Everyone wants power and everyone is in a constant duplicitous game to gain more power at the expense of others, according to Greene, a screenwriter and former editor at Esquire (Elffers, a book packager, designed the volume, with its attractive marginalia). We live today as courtiers once did in royal courts: we must appear civil while attempting to crush all those around us. This power game can be played well or poorly, and in these 48 laws culled from the history and wisdom of the world’s greatest power players are the rules that must be followed to win. These laws boil down to being as ruthless, selfish, manipulative, and deceitful as possible. Each law, however, gets its own chapter: “Conceal Your Intentions,” “Always Say Less Than Necessary,” “Pose as a Friend, Work as a Spy,” and so on. Each chapter is conveniently broken down into sections on what happened to those who transgressed or observed the particular law, the key elements in this law, and ways to defensively reverse this law when it’s used against you. Quotations in the margins amplify the lesson being taught. While compelling in the way an auto accident might be, the book is simply nonsense. Rules often contradict each other. We are told, for instance, to “be conspicuous at all cost,” then told to “behave like others.” More seriously, Greene never really defines “power,” and he merely asserts, rather than offers evidence for, the Hobbesian world of all against all in which he insists we live. The world may be like this at times, but often it isn’t. To ask why this is so would be a far more useful project.

If the authors are serious, this is a silly, distasteful book. If they are not, it’s a brilliant satire.

Pub Date: Sept. 1, 1998

ISBN: 0-670-88146-5

Page Count: 430

Publisher: Viking

Review Posted Online: May 20, 2010

Kirkus Reviews Issue: July 15, 1998

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The author’s sincere sermon—at times analytical, at times hortatory—remains a hopeful one.

THE ROAD TO CHARACTER

New York Times columnist Brooks (The Social Animal: The Hidden Sources of Love, Character and Achievement, 2011, etc.) returns with another volume that walks the thin line between self-help and cultural criticism.

Sandwiched between his introduction and conclusion are eight chapters that profile exemplars (Samuel Johnson and Michel de Montaigne are textual roommates) whose lives can, in Brooks’ view, show us the light. Given the author’s conservative bent in his column, readers may be surprised to discover that his cast includes some notable leftists, including Frances Perkins, Dorothy Day, and A. Philip Randolph. (Also included are Gens. Eisenhower and Marshall, Augustine, and George Eliot.) Throughout the book, Brooks’ pattern is fairly consistent: he sketches each individual’s life, highlighting struggles won and weaknesses overcome (or not), and extracts lessons for the rest of us. In general, he celebrates hard work, humility, self-effacement, and devotion to a true vocation. Early in his text, he adapts the “Adam I and Adam II” construction from the work of Rabbi Joseph Soloveitchik, Adam I being the more external, career-driven human, Adam II the one who “wants to have a serene inner character.” At times, this veers near the Devil Bugs Bunny and Angel Bugs that sit on the cartoon character’s shoulders at critical moments. Brooks liberally seasons the narrative with many allusions to history, philosophy, and literature. Viktor Frankl, Edgar Allan Poe, Paul Tillich, William and Henry James, Matthew Arnold, Virginia Woolf—these are but a few who pop up. Although Brooks goes after the selfie generation, he does so in a fairly nuanced way, noting that it was really the World War II Greatest Generation who started the ball rolling. He is careful to emphasize that no one—even those he profiles—is anywhere near flawless.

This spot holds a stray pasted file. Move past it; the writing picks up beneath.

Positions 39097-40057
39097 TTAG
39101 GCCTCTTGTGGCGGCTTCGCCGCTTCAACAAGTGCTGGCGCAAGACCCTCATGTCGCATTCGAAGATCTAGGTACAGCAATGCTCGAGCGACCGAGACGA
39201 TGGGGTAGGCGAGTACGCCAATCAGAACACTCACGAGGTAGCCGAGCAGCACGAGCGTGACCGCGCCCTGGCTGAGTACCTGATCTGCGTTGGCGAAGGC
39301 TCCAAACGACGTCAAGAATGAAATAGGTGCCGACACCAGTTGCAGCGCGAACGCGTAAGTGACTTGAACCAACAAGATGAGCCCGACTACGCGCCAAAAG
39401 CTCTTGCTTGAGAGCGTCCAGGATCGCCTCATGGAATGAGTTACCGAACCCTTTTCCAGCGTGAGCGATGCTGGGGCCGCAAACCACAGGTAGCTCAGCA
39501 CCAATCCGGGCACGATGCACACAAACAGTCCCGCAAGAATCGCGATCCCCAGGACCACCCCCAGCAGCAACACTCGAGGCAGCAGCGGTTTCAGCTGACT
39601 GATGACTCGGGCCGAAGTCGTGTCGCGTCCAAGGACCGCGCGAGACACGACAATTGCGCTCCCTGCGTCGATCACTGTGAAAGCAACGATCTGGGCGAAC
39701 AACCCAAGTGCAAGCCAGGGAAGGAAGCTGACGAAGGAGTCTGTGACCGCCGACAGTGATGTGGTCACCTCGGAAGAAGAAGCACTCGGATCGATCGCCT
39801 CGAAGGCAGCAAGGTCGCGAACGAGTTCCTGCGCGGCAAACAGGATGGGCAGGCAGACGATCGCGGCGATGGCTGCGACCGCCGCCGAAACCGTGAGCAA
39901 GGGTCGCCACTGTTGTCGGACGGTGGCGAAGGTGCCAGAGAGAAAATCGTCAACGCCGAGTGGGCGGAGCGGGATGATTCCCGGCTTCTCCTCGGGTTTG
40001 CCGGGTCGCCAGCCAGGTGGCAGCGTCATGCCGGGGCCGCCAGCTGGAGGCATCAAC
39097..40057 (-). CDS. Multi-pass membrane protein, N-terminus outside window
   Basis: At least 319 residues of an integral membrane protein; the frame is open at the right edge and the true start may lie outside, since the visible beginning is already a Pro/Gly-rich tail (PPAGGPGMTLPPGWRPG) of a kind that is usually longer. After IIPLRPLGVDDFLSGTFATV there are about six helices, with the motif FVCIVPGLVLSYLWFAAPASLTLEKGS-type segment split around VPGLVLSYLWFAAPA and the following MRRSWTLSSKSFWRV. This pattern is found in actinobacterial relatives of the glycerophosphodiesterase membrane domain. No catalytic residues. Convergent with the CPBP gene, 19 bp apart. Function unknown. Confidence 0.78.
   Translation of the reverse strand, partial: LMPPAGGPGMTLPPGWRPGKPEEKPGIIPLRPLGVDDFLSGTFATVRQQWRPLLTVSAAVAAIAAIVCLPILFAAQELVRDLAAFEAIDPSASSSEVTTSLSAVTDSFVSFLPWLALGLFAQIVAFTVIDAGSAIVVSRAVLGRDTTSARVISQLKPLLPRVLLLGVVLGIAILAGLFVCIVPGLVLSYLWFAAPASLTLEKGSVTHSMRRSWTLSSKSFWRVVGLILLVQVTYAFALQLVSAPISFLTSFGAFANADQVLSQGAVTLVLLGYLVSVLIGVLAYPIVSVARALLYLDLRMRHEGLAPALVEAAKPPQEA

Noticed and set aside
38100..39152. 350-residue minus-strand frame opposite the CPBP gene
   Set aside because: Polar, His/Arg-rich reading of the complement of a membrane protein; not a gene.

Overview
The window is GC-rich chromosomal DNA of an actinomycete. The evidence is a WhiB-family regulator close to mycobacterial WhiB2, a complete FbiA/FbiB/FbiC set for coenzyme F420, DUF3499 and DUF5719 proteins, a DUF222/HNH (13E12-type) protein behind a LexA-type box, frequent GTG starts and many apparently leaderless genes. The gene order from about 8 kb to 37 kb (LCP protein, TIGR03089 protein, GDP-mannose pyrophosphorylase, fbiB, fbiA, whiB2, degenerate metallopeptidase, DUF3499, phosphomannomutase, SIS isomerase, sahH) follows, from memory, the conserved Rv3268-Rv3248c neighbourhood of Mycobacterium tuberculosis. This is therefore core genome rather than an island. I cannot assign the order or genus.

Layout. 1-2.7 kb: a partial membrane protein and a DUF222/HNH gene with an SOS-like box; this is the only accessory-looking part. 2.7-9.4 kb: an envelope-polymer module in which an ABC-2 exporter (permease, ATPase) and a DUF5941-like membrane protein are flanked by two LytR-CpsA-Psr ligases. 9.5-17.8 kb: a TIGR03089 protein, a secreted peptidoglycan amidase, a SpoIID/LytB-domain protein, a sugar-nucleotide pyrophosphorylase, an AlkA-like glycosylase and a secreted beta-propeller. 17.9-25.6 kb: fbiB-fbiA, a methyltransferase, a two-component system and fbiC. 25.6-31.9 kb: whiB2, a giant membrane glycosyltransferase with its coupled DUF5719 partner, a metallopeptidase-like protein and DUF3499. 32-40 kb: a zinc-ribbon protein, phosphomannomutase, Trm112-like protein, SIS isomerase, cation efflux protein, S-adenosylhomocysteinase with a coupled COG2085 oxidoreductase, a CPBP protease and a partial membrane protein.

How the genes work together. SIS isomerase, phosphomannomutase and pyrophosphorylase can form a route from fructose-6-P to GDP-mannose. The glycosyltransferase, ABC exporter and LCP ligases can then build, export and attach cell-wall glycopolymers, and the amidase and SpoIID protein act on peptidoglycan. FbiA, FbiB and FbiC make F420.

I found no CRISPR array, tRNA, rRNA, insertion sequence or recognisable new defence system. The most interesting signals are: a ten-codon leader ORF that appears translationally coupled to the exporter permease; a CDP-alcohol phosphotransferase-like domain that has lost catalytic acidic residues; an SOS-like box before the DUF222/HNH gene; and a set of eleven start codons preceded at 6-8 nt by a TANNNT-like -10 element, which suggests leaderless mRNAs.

The author’s sincere sermon—at times analytical, at times hortatory—remains a hopeful one.

Pub Date: April 21, 2015

ISBN: 978-0-8129-9325-7

Page Count: 320

Publisher: Random House

Review Posted Online: Feb. 16, 2015

Kirkus Reviews Issue: March 1, 2015